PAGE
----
Karen An-hwei Lee
Meditation on hakarl in Reykjavik
Over our lunch, Phong mentions hakarl –
raw shark fermented by a sand burial,
tasted with a glass of liquid fire in Iceland
during the month of Thor. Skinned slabs
of shark on string and wire at a flea market
or cubed on toothpicks for tasting – hakarl
and a shot of distilled spirits, the brennivin
of black death clear as a glacial spring.
I guess hakarl shares a reputation not unlike
durian of creamy stench banned from hotels
in Bangkok and Singapore. Open a window,
close the lid, say a frozen prayer in the land
of ice and volcanoes. See your breath in the air
as images of hakarl recall those elegant scenes
from Babette’s Feast, where the sisters dry
wild fish near the sea until a refugee arrives.
What do the reclusive sisters eat for supper?
Dry fish soaked in water. Bread soaked in ale.
After winning the lottery, Babette cooks a feast
worth the entire winnings, and no one except
a former suitor with epaulettes appreciates
the cost of her sacrifice. Hakarl was not a part
of the sumptuous banquet – the film was Danish
and the chef was Français at the Café Anglais.
All this to say, nevertheless, maybe tomorrow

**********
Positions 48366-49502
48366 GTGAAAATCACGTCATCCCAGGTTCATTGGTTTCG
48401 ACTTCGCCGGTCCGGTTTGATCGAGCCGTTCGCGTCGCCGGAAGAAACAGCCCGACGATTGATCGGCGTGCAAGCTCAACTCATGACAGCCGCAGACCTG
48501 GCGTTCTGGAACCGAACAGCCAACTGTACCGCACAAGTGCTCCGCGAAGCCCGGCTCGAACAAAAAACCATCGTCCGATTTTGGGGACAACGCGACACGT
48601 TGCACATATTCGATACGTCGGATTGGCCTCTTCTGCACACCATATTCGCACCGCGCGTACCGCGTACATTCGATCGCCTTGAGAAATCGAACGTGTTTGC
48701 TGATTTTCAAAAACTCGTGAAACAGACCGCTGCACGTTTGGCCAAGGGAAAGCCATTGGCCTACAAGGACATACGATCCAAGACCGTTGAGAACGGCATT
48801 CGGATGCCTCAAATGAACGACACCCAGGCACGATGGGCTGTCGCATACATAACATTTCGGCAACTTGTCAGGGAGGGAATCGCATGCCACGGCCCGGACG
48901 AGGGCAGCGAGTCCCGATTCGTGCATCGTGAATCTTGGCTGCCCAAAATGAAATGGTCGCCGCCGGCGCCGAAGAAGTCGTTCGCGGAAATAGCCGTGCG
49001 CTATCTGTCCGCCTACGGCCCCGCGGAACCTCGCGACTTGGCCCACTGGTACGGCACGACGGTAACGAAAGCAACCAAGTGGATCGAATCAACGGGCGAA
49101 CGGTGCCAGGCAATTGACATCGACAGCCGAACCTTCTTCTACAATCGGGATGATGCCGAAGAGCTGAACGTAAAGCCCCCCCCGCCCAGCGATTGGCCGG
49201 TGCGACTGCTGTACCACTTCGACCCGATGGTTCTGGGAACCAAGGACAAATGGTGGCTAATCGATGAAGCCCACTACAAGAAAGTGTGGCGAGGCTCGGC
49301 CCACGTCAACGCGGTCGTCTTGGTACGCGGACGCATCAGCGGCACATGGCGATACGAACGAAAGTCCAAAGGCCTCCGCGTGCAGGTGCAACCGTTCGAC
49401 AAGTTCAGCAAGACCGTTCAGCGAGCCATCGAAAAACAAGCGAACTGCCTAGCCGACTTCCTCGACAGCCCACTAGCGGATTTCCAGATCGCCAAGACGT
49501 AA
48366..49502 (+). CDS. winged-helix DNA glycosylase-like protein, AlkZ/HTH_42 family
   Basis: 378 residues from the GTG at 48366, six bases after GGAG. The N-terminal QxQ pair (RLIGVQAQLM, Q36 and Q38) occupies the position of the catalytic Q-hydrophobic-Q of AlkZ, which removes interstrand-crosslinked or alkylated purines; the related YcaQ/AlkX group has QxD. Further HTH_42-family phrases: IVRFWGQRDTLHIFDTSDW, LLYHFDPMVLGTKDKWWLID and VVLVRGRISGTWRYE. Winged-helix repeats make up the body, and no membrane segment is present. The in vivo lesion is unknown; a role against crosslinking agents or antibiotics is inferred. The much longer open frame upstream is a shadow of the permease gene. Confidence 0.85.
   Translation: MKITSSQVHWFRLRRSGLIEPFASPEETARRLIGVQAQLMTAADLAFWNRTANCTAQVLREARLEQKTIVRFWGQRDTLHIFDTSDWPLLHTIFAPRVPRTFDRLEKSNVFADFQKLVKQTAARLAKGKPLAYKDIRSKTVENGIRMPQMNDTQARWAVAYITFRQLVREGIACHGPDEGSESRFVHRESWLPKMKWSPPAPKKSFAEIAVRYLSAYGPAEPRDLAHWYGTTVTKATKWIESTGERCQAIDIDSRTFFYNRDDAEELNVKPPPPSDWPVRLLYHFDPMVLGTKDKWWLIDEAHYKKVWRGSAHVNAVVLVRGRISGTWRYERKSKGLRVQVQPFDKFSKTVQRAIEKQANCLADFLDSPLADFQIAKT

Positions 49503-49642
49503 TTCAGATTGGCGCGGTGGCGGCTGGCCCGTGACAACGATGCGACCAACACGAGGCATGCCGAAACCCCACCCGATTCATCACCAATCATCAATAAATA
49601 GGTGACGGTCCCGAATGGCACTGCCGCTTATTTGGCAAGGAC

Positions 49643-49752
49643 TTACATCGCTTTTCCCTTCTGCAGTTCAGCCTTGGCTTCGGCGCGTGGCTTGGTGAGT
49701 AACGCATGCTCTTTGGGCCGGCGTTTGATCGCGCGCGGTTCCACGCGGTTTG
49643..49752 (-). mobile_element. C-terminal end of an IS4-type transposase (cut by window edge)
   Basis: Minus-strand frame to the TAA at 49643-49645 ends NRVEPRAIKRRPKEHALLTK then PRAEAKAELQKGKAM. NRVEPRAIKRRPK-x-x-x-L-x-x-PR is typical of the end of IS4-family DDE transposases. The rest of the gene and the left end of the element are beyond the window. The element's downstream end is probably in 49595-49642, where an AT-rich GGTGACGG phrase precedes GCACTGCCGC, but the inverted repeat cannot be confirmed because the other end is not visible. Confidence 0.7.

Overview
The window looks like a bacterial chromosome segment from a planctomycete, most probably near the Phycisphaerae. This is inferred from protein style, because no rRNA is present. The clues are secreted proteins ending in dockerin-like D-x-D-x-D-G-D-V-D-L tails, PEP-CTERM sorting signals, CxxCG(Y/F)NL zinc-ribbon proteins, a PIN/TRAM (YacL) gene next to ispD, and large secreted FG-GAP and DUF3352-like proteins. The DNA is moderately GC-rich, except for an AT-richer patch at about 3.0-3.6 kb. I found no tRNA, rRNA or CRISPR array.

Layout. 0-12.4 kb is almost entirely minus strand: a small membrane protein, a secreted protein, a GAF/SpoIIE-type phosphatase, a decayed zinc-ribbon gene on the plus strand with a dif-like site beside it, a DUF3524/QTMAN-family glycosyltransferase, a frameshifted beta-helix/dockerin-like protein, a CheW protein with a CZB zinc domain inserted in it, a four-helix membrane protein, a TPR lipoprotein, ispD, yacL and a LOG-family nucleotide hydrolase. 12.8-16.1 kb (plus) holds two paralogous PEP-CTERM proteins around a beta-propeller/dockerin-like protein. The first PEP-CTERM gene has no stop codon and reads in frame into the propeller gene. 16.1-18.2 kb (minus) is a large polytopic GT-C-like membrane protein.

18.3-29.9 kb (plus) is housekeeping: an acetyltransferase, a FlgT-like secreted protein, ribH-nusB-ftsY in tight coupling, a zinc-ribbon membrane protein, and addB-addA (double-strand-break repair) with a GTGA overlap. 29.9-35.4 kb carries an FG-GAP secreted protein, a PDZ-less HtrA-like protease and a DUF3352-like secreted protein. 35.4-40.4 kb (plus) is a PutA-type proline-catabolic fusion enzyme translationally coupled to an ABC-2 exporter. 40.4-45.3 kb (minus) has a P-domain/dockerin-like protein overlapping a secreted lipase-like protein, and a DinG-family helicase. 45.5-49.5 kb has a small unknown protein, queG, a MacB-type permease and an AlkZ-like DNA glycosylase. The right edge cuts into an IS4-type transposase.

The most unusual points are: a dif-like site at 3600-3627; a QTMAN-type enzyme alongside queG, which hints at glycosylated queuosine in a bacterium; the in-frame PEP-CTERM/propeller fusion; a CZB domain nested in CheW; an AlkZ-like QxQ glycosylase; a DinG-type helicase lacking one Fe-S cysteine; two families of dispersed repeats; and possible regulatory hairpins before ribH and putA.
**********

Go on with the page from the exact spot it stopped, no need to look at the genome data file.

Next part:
I will fly to Reykjavik for a new way of life.
Karen An-hwei Lee is the author of Phyla of Joy (Tupelo 2012), Ardor (Tupelo 2008) and In Medias Res (Sarabande 2004), winner of the Norma Farber First Book Award from the Poetry Society of America. Lee also wrote two chapbooks, God’s One Hundred Promises (Swan Scythe 2002) and What the Sea Earns for a Living (Quaci Press 2014). Her book of literary criticism, Anglophone Literatures in the Asian Diaspora: Literary Transnationalism and Translingual Migrations (Cambria 2013), was selected for the Cambria Sinophone World Series, published in New York and London. Currently, she serves in the university administration at Point Loma Nazarene University in San Diego, California, U.S. Lee is a voting member of the National Book Critics Circle. Her poems appear globally in journals and anthologies published in New Zealand, U.K., Austria, Belgium, Denmark, Hong Kong, and Singapore.